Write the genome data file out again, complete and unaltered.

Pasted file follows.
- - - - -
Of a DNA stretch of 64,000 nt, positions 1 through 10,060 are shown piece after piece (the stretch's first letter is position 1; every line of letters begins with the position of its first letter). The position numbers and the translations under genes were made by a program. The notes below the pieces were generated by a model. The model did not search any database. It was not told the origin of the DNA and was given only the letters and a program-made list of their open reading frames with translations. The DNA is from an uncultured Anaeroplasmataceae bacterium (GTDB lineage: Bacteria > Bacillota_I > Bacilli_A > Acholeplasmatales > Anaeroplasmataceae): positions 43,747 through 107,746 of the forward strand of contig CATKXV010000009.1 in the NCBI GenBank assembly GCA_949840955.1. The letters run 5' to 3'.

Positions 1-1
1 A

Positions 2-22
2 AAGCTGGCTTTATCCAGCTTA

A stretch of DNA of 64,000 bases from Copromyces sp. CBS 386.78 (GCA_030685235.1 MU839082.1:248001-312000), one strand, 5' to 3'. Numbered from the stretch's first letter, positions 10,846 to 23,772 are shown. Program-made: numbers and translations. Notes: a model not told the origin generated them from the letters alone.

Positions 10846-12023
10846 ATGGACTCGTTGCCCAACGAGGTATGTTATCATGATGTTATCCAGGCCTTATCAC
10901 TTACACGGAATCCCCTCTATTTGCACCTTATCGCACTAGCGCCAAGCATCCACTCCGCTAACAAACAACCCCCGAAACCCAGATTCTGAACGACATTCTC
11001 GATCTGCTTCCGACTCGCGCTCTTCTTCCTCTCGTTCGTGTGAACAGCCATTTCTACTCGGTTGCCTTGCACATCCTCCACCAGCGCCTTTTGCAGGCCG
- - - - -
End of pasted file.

Of a DNA stretch of 64,000 nt, positions 1 through 10,060 are shown piece after piece (the stretch's first letter is position 1; every line of letters begins with the position of its first letter). The position numbers and the translations under genes were made by a program. The notes below the pieces were generated by a model. The model did not search any database. It was not told the origin of the DNA and was given only the letters and a program-made list of their open reading frames with translations. The DNA is from an uncultured Anaeroplasmataceae bacterium (GTDB lineage: Bacteria > Bacillota_I > Bacilli_A > Acholeplasmatales > Anaeroplasmataceae): positions 43,747 through 107,746 of the forward strand of contig CATKXV010000009.1 in the NCBI GenBank assembly GCA_949840955.1. The letters run 5' to 3'.

Positions 1-1
1 A

Positions 2-22
2 AAGCTGGCTTTATCCAGCTTA

A stretch of DNA of 64,000 bases from Copromyces sp. CBS 386.78 (GCA_030685235.1 MU839082.1:248001-312000), one strand, 5' to 3'. Numbered from the stretch's first letter, positions 10,846 to 23,772 are shown. Program-made: numbers and translations. Notes: a model not told the origin generated them from the letters alone.

Positions 10846-12023
10846 ATGGACTCGTTGCCCAACGAGGTATGTTATCATGATGTTATCCAGGCCTTATCAC
10901 TTACACGGAATCCCCTCTATTTGCACCTTATCGCACTAGCGCCAAGCATCCACTCCGCTAACAAACAACCCCCGAAACCCAGATTCTGAACGACATTCTC
11001 GATCTGCTTCCGACTCGCGCTCTTCTTCCTCTCGTTCGTGTGAACAGCCATTTCTACTCGGTTGCCTTGCACATCCTCCACCAGCGCCTTTTGCAGGCCG